Tones will not solve the problem either.

    A lot of radio manufacturers make it sound as though tones somehow provide privacy or give you extra radio channels. Nothing could be further from the truth. Tones give you neither privacy nor extra channels.

    The only way you can have any kind of repeater working on just a single frequency is the parrot method mentioned above.

    Parrot repeaters are all but useless for the kind of application most people, including 4x4 folks, require.

    The only way it's going to work is with two separate frequencies.

    A repeater has an input (receiver) and an output (transmitter).

    When a mobile station transmits, it does so using the input frequency of the repeater so that the repeater "hears" the mobile station.

    While receiving the signal on the input, the repeater simultaneously transmits (rebroadcasts) the audio (the mobile user's voice) from that signal using a transmitter set to the output frequency.

    The other mobile stations would, at that time, be receiving the signal being transmitted on the repeater output frequency.

    If you attempted to make the input and output frequency of the repeater the same you'd have a huge mess because repeater would be "hearing" itself the whole time. The output of the repeater would be received by the input of the receiver and the whole thing would fall over.

    Additionally, if a mobile station were to transmit you would then have two transmitters (the mobile and the repeater output) operating simultaneously on a single frequency, which would result in the two signals interfering with each other and no one would be able to hear anything at all.

    It would just be one groot gemors.

    The parrot repeater gets around all of this be working according to the following process:

    Parrot repeater sits there "listening" for a signal.

    Mobile station transmits and sends its message.

    Parrot repeater makes a recording of the message while the mobile user is talking and transmitting.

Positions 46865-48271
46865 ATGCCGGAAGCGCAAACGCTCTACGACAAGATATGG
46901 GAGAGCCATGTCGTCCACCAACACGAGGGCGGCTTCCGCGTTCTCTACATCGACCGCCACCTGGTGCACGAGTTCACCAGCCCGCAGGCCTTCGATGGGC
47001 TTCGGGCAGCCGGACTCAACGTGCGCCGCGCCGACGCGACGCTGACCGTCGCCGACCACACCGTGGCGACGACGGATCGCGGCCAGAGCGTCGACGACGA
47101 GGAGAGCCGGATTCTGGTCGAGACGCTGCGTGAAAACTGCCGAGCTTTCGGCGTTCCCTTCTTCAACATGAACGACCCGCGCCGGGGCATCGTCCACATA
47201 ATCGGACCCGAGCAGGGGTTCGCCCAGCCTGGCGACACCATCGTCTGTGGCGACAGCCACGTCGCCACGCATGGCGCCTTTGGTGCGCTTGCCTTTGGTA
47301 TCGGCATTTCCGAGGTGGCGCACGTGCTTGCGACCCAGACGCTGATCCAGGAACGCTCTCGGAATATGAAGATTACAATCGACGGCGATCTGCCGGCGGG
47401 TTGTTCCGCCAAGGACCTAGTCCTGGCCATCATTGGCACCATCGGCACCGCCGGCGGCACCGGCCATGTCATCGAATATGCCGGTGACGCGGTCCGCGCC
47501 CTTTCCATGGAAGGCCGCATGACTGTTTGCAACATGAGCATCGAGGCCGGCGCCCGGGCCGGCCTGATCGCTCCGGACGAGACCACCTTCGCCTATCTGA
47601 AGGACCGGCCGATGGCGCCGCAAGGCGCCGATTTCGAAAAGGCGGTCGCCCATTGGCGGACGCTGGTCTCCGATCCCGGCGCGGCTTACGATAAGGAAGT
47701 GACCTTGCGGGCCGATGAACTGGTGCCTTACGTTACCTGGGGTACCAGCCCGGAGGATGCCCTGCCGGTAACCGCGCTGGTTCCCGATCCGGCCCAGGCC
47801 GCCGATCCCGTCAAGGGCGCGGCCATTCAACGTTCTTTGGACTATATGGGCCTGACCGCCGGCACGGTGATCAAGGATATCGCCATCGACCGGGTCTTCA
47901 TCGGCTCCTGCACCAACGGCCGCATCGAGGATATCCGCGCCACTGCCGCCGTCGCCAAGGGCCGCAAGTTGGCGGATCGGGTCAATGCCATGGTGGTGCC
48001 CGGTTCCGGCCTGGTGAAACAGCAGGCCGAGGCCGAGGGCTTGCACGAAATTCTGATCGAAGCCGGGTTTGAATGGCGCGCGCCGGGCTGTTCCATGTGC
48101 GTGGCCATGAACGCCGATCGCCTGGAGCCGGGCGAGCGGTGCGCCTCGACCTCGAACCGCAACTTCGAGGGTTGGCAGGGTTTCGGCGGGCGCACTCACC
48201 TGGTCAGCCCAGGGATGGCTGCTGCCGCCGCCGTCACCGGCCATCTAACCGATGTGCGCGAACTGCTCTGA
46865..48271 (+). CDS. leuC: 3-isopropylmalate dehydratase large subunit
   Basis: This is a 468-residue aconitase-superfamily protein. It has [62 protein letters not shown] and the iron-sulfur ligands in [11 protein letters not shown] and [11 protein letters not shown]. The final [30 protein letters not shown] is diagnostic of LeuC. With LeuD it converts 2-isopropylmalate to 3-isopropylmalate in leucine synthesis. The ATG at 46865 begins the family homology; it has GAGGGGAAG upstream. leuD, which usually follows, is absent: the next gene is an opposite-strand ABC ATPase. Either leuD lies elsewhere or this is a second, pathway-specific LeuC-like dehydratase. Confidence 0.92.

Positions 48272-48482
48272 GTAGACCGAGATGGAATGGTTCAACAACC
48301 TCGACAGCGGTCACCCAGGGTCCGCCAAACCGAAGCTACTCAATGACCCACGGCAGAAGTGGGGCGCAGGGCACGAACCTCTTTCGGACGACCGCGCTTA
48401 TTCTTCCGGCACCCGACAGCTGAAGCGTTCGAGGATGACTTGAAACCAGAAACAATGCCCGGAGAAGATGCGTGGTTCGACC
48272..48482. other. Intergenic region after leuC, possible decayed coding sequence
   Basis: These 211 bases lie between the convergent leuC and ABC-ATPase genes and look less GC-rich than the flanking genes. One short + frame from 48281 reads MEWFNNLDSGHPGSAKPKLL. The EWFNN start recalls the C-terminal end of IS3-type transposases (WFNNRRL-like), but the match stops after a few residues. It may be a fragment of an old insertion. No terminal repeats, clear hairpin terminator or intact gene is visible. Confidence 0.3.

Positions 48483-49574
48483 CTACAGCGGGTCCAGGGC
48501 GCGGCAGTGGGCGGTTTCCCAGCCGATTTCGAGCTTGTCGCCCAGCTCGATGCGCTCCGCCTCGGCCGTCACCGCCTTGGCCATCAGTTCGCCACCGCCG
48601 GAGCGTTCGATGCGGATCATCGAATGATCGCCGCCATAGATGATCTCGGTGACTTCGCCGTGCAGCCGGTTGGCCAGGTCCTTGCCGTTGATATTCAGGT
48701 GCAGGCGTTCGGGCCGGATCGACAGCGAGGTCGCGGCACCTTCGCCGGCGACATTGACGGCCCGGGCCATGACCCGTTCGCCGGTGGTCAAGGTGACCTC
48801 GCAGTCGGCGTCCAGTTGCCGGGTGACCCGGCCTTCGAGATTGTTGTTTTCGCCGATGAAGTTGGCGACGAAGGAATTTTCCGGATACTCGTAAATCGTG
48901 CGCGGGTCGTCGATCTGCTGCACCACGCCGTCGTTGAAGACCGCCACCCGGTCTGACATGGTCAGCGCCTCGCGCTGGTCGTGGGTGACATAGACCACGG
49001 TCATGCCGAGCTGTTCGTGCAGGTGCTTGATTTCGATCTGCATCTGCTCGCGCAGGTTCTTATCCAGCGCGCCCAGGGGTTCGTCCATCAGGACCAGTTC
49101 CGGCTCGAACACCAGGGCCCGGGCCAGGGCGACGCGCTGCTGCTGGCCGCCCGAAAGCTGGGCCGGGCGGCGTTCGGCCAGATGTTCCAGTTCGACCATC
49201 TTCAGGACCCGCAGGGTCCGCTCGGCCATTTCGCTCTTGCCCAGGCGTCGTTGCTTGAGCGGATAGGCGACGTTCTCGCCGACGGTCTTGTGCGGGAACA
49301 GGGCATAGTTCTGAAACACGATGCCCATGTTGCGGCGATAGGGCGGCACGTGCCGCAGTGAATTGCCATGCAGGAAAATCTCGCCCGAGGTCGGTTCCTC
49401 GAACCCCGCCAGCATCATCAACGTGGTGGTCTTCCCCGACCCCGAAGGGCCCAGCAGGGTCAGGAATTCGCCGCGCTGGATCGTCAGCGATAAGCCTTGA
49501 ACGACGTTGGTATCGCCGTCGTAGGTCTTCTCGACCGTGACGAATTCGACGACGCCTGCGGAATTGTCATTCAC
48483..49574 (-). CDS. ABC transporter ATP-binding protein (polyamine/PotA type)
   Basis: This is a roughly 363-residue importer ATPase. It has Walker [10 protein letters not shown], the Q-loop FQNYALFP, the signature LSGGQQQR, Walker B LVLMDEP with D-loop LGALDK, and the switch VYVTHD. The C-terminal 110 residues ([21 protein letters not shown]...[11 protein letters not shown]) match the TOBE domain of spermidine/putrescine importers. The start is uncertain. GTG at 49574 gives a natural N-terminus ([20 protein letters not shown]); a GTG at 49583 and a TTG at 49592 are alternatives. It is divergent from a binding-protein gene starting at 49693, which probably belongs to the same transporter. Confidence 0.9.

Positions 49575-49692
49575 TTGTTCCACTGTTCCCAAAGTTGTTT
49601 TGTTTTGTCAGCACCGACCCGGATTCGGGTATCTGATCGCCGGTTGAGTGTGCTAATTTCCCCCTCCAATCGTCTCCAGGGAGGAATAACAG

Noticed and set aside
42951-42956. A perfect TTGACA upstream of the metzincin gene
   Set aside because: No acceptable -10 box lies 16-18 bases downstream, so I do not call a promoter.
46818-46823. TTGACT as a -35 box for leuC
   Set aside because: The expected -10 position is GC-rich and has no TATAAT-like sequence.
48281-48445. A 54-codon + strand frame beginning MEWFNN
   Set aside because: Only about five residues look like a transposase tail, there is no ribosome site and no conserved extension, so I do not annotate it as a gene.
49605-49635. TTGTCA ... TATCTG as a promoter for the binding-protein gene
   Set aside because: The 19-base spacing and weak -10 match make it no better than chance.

As soon as the mobile station stops transmitting, the parrot repeater plays the recording back, transmitting it on the same frequency for all the mobiles to hear.

    In this way, only one transmitter is active at any time and the parrort repeater is only ever receiving or transmitting (not both) at any given moment, unlike a traditional repeater which simultaneously receives and transmits.

    Tim

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    Dirk,

    I see you are in good hands. I agree with FD and Tim. It is far more complicated but is correct as explained.

    FD, since it seems as if you are on the commercial radio side, perhaps the forum and the 4x4 in general might think of going the Trunk Radio option. Maybe you have more info. It could work for the 4x4 people county wide. As far as I know there are 2 service providers and it has some limitations regarding coverage in remote areas and short range comms. I'm just not sure what the financial implications are.

    Regards.
    Andre ZR6AGA 8)
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    Hi Andre,

    Nice one! We deal with Fleetcall.

    A "Trunked Radio System" is basically "Cellular Radio", as opposed to Cell phones. It is a good option to HF/SSB, but the downside is that it is only available in the major Metropolitan areas and along National Highways. It is a "Wide-Area" means of radio communication, rather than Country-wide. But it certainly has its advantages! One can talk from, say, Cape Town to Polokwane (sp?) quite comfortably and reliably at all times.

    The downside is the price of the radios, running at around the R5000 mark for a Kenwood TK785. Excellent radio, though! The monthly airtime costs range from around R100 to R350 per radio, depending on the area coverage required.